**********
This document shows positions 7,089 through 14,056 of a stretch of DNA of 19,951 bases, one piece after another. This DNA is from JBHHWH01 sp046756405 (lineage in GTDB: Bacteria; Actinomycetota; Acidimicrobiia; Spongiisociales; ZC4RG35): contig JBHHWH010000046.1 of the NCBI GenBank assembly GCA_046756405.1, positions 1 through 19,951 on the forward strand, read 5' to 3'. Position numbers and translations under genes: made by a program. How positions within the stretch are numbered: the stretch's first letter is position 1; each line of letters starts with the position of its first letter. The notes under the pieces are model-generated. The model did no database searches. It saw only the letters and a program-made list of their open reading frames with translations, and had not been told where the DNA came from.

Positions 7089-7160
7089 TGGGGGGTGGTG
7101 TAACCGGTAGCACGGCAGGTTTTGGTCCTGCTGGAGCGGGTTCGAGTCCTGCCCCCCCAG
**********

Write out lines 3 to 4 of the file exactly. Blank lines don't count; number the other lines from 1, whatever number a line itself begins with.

7089 TGGGGGGTGGTG
7101 TAACCGGTAGCACGGCAGGTTTTGGTCCTGCTGGAGCGGGTTCGAGTCCTGCCCCCCCAG